By Donald Wittkowski
Four City Council incumbents in Somers Point are facing challengers in an election battle that features Republicans trying to retain their super-majority against a slate of Democrats that includes a former mayor.
Major issues in Tuesday’s election include taxes, city services, economic growth and the development of the Gateway Playhouse, the historic city-owned theater that is scheduled to reopen next year after a lengthy closing.
Both the Republican and Democratic sides said they are running a unified ticket. Currently, City Council is controlled by Republicans by a 6-1 margin.
Veteran Councilman Carl D’Adamo, the lone Democrat on the governing body, is among the incumbents seeking re-election. D’Adamo will face Republican Michael Owen for an at-large Council seat.
In the First Ward, incumbent Republican Sean McGuigan is being challenged by Democrat Genevieve DeVito.
The race for a full, three-year term in the Second Ward pits Council President Dennis Tapp, a Republican, against Democrat John DiMaria, a former mayor and ex-councilman.
Also in the Second Ward, incumbent Republican James Toto will square off against Democrat Susan Slaughter, DiMaria’s wife, to fill the final year of an unexpired term.
Toto was appointed to fill a vacancy created when former Councilwoman Maureen Kern was elected as an Atlantic County freeholder. The race between Toto and Slaughter is to complete the remainder of Kern’s term through 2017.
Attracting much of the attention is the matchup between Tapp and DiMaria, which renews an old rivalry. Both men have defeated each other in previous elections. DiMaria won their first encounter, but Tapp came back to win the next time around.
Deep divisions separate the Republican and Democratic slates. The Republican team is touting itself for maintaining city services and ppkeeping the tax rate stable.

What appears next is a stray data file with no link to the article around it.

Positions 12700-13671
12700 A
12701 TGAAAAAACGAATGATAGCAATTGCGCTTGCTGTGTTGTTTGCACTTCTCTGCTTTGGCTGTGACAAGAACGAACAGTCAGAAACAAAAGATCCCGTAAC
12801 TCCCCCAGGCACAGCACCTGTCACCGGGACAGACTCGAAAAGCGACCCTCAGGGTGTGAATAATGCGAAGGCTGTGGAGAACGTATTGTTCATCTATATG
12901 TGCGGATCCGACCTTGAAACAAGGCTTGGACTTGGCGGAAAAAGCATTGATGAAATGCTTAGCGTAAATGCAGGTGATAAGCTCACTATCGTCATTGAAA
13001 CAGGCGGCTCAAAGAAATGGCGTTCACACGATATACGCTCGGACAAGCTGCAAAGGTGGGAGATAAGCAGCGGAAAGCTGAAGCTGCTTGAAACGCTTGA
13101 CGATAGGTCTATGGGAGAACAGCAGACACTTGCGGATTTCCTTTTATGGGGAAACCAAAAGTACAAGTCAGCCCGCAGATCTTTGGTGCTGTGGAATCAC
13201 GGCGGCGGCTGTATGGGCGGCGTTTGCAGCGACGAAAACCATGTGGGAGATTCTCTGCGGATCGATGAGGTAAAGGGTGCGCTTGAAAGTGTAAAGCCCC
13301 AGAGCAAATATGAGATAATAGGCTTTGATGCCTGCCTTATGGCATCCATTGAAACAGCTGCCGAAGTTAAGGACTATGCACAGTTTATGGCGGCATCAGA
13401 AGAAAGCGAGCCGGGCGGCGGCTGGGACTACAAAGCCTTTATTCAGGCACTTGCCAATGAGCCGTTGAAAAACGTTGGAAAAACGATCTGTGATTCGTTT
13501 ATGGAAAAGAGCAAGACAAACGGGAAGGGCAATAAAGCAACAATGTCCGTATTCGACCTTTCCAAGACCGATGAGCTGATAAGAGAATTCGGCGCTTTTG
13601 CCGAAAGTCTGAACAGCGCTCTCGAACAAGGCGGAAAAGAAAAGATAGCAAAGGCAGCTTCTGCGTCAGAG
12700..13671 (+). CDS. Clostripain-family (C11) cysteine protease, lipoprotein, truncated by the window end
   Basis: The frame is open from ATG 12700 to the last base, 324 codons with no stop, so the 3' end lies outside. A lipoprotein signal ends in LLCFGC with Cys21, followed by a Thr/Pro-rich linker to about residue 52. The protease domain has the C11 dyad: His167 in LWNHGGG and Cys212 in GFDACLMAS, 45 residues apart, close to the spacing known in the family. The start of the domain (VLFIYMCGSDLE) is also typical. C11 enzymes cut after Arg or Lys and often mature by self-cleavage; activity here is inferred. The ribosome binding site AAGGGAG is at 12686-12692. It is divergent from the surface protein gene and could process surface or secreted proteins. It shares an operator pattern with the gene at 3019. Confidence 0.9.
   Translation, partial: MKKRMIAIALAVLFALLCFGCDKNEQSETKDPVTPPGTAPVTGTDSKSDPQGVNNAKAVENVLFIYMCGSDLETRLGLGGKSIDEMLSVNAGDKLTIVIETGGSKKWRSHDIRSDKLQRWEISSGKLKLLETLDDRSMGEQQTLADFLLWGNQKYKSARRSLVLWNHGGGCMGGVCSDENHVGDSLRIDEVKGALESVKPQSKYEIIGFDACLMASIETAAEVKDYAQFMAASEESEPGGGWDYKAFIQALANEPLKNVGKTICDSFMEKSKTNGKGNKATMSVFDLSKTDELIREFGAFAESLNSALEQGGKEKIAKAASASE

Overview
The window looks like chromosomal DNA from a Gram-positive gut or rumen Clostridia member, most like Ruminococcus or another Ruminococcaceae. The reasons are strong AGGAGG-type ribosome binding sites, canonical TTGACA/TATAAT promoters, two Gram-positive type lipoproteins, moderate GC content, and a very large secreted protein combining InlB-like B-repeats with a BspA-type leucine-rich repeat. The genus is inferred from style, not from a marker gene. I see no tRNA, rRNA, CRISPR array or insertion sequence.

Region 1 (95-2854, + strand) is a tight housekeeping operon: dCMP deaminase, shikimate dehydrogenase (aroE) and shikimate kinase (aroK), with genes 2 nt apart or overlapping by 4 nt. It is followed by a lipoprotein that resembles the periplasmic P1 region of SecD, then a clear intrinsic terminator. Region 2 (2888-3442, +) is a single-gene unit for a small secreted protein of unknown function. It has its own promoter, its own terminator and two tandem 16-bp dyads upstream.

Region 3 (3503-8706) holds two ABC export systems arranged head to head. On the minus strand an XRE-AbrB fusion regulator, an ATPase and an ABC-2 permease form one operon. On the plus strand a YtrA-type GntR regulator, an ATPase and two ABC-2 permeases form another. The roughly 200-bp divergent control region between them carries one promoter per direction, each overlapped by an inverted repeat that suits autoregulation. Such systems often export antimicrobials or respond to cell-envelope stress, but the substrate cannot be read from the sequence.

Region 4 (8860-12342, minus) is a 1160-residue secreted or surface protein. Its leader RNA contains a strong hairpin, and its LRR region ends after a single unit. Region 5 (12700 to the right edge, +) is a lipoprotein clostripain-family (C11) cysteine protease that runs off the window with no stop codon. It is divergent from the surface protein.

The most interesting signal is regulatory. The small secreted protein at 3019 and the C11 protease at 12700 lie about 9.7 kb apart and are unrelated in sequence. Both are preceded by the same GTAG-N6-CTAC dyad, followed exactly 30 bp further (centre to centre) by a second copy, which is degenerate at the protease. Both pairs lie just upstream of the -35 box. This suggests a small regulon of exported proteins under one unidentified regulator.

“That really is the key issue,” Tapp said.
DiMaria, though, said taxes “just keep going up” while Republicans have been in power.
Calling for an overhaul of city government, DiMaria is hopeful that at least three of the four Democrats will win on election night.
DiMaria said the Republicans have been too eager to follow the “marching orders” of party leaders.
Tapp, though, said Republicans have had an open and transparent government while avoiding controversies.
“People are happy,” Tapp said. “We’ve turned the town around.”
Republicans say they have engineered an economic revival that has made the bayfront town more appealing to investors, visitors and retirees.
The rebirth of the Gateway Playhouse and the renovation of the distressed Bayview Courts apartment complex into more attractive housing are two centerpieces of the city’s revitalization, Tapp said.
The playhouse on Bay Avenue closed in 2005 and suffered another blow in 2012 when it was damaged by Hurricane Sandy. However, hurricane disaster funding is helping to get the theater reopened.
Tapp said City Council has awarded a $675,000 construction contract to have the Gateway ready by next spring. Republicans believe the theater is pivotal in efforts to promote Somers Point as a year-round tourist destination.
“To me, that is a big shot in the arm for economic development,” Tapp said of the Gateway. “It will bring more people here and make Somers Point more attractive.”
While Tapp views the Gateway as crucial for the city’s growth, DiMaria criticized it as a financial drain. DiMaria noted that city officials have been debating what to do with the Gateway for about 20 years.
“That thing has been nothing but a bottomless pit,” DiMaria said. “There is no end to it.”